with oil and evipan injections, then removed their limbs and vital
organs. The time from the injection to death was between three and five
minutes, with the person being fully conscious until the last moment.
She made some of the most gruesome and painful medical experiments,
focused on deliberately inflicting wounds on the subjects. In order to
simulate the combat wounds of German soldiers fighting in the war, Herta
Oberheuser rubbed foreign objects, such as wood, rusty nails, slivers of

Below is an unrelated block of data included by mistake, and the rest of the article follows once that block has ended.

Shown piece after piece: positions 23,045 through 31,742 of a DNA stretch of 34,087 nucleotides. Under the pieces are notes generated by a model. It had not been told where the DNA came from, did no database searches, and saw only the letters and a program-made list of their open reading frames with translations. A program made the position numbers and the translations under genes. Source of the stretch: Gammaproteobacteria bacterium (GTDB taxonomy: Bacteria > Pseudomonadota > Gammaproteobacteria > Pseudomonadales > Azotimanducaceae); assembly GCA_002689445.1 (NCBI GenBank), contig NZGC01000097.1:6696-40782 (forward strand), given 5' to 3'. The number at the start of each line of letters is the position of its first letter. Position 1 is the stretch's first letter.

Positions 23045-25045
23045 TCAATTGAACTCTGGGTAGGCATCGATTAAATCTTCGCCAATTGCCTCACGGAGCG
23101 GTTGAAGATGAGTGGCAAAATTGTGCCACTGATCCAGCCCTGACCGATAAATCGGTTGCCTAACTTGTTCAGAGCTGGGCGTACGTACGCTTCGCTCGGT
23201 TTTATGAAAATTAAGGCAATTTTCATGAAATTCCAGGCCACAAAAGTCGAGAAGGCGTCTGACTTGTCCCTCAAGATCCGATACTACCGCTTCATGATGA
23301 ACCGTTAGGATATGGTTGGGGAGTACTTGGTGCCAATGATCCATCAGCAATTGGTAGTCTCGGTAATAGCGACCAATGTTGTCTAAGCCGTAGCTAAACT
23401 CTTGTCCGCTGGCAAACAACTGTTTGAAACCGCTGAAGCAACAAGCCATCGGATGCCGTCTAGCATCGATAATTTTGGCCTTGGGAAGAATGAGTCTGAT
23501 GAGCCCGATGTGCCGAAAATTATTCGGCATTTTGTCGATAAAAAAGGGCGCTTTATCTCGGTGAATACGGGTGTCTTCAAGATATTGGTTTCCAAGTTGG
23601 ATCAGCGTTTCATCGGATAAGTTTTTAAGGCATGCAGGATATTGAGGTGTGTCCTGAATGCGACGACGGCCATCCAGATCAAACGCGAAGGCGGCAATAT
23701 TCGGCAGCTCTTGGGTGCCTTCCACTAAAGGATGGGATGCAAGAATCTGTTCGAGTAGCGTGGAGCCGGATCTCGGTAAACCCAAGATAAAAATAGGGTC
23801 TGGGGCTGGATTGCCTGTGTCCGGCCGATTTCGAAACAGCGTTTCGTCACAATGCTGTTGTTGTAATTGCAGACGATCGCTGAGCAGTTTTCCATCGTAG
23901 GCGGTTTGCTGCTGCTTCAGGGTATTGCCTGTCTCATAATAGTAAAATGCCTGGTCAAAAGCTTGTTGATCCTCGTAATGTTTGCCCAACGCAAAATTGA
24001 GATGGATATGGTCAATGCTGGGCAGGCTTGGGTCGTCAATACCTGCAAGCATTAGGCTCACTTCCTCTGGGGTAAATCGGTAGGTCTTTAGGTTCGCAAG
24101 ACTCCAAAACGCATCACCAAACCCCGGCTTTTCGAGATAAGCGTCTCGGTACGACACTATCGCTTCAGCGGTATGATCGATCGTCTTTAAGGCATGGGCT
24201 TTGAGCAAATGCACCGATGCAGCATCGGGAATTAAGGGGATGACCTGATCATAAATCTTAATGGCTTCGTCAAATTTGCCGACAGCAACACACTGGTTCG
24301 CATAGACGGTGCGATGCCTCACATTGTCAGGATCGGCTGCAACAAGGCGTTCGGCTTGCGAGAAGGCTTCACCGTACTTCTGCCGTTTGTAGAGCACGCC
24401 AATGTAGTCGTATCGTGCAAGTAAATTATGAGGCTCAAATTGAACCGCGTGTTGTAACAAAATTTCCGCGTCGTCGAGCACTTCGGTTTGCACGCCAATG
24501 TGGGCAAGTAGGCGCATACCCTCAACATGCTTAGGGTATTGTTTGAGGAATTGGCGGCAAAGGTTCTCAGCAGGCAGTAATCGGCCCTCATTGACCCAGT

glass, dirt or sawdust into the wounds.
After WW2, in October 1946, the Nuremberg Medical Trial began,
lasting until August of 1947. Twenty-three German physicians and
scientists were accused of performing vile and potentially lethal
medical experiments on concentration camps inmates and other living
human subjects between 1933 and 1945.
Fifteen defendants were found guilty, and eight were acquitted. Of the
15, seven were given the death penalty and eight imprisoned.
Herta Oberheuser was the only female defendant in the medical trial. She
received a 20 year sentence but was released in April 1952 and became a
family doctor at Stocksee in Germany. Her license to practice medicine
was revoked in 1958.